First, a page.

Adventures in Autonomy

I’ve always had a personal obsession for security:  In my relationships, my financial life & my day-to-day life.  I’d also felt (for the most part) fairly confident my life was “under control”.  I had a home, career & money in the bank; isn’t that the American dream?

It was–until I got sick, had eight hospital admission and spent three months off work.  For a time, I used credit cards to stay afloat.  My medication co-pays were $1,000 a month so it didn’t take long to max out my resources.  About 18 months later I filed bankruptcy.  Luckily, I was able to keep my home because I had made it a priority to keep the mortgage paid and my old, raggedy car was paid for.  Each person has to decide how he/she feels about the ethical aspect of bankruptcy, but for me–I felt a thousand pounds lighter and had hope for the first time in over a year.

I was able to learn many, MANY things during those two years.  The greatest lesson was seeing the holes in my previous plan.  Here are some of the most glaring ones:

*I had almost no savings.

When I scraped together all of my resources, I had about $750 cash on-hand.  NOT cool.  I’ve since become a fan of Dave Ramsey and his no-nonsense approach to finances and life.  Scrape together an emergency fund of $1,000–no matter what you’ve gotta do.  Cancel the cable, get rid of the house phone, pick up cans/bottles, roll change, get rid of add-ons/extras, downgrade vehicles.  Sell something; quit smoking (yes, I know it sucks).  Get an emergency fund going–you can’t afford NOT TO.

*I had too many credit cards.

Cut them up. Get rid of them.  Pay them off.  Keep one for emergencies, if you must.  ONLY use it for emergencies….

*I was VERY uninformed about the short & long-term benefits available through my employer.

Talk to human resources & find out what’s available and know when it kicks in.  If you miss out on benefits because you don’t know they exist, they are not obligated to pay retro-actively.

*I carried too much frivolous debt & bought lots of shit I didn’t love, want or need.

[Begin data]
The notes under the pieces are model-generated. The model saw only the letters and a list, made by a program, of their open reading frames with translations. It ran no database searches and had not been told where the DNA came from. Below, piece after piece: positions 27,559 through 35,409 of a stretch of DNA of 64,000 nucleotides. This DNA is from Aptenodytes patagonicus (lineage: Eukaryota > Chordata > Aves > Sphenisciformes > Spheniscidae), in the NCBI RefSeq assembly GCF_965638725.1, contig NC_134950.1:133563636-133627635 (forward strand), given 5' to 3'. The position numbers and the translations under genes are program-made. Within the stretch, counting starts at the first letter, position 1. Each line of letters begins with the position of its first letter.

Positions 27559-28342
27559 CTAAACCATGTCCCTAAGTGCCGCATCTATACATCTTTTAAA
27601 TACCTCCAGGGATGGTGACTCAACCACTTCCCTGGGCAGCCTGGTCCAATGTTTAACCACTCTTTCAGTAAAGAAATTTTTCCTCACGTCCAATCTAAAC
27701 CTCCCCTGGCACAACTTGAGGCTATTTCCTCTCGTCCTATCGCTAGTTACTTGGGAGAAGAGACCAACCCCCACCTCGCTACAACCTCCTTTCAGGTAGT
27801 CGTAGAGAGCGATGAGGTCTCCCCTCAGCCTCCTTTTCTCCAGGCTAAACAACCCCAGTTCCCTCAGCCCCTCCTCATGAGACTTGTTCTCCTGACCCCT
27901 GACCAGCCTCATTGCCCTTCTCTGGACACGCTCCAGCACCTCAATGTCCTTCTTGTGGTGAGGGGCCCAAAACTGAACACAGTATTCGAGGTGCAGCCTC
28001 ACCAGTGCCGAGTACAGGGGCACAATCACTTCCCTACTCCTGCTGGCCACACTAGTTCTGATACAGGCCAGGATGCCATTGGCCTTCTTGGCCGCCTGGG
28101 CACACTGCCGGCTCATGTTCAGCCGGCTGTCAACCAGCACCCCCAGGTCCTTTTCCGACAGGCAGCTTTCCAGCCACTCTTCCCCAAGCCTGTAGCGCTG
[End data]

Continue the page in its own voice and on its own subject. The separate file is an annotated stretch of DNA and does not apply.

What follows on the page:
I’m not gonna preach about this one. Just make sure a purchase will serve a real, valued purpose in your life before you sink resources into it.  90% of what I have is used & I’m very pleased with my home.

*I was lacking in the education necessary to advance outside of my present career role.

In some cases grants are available, employers will help with costs, or vocational rehab. will subsidize continuing education.  If not, consider student loans.  For me, it’s an investment–not a debt.  Had I not sought on-going education, I would be unable to work.  For me it was a no-brainer.

Since having these revelations & recovering enough to work part-time, I’ve set about managing all of them I can.  Finally, I feel like I’m a LITTLE more in control of my destiny again….  Just a little though.

Health challenges, like other unexpected life events, won’t be as overwhelming if you’ve got a little pre-planning under your belt.  I credit my sudden reversal in health with teaching me to create my future. It can be done-trust me…


4 Comments (+add yours?)

  1. phylorsblog
    Dec 02, 2011 @ 22:24:18

    Glad to hear that you made your way out of your bad financial situation. That’s very practicial advice. We’ve only ever had one credit card each (and I don’t have an American one — only hubby does), so we see the money come out right away. It can be scary, but it keeps you more on budget, I think.
    We live basically hand to mouth, and would love to have savings to fall back on. What we did have got used up when I was let go from a job (with out provocation or notice — office politics, not my performance), couldn’t find another, was getting sicker and we needed to keep some sort of health care. Hubby managed to find various temp jobs, but our health insurance (luckily we have it) costs more than our rent, and we still have co-pays (which is why I go to the drug manufacturer websites for co-pay discount coupons/cards and get samples from my pcp.) Due to allergies/intolerances, most of the natural remedies are not options, and since hubby’s job will run out soon, I have to get well enough to work again (and find work — not finding a job the last job hunt sent me spiraling downward physically and mentally.
    I think your suggestions are great and very practical.


    • Autoimmune Maven
      Dec 03, 2011 @ 06:11:20

      Hi Phylor–thanks for reading!! I totally feel where you’re coming from. Be open to whatever odd (meaning weird or atypical) situation arises; think outside your box & trust karma. Don’t be afraid you won’t find a job–trust that you will. XOXO!


  2. mo
    Dec 02, 2011 @ 14:52:26

    Sheila, Great post. I think so many people end up in bad situations like yours, especially when sickness hits. It can be easy to get in trouble with finances and you fought and got yourself out of it. I have done the same with credit cards, because it is so easy to just say “charge it”. Thanks for sharing your story.


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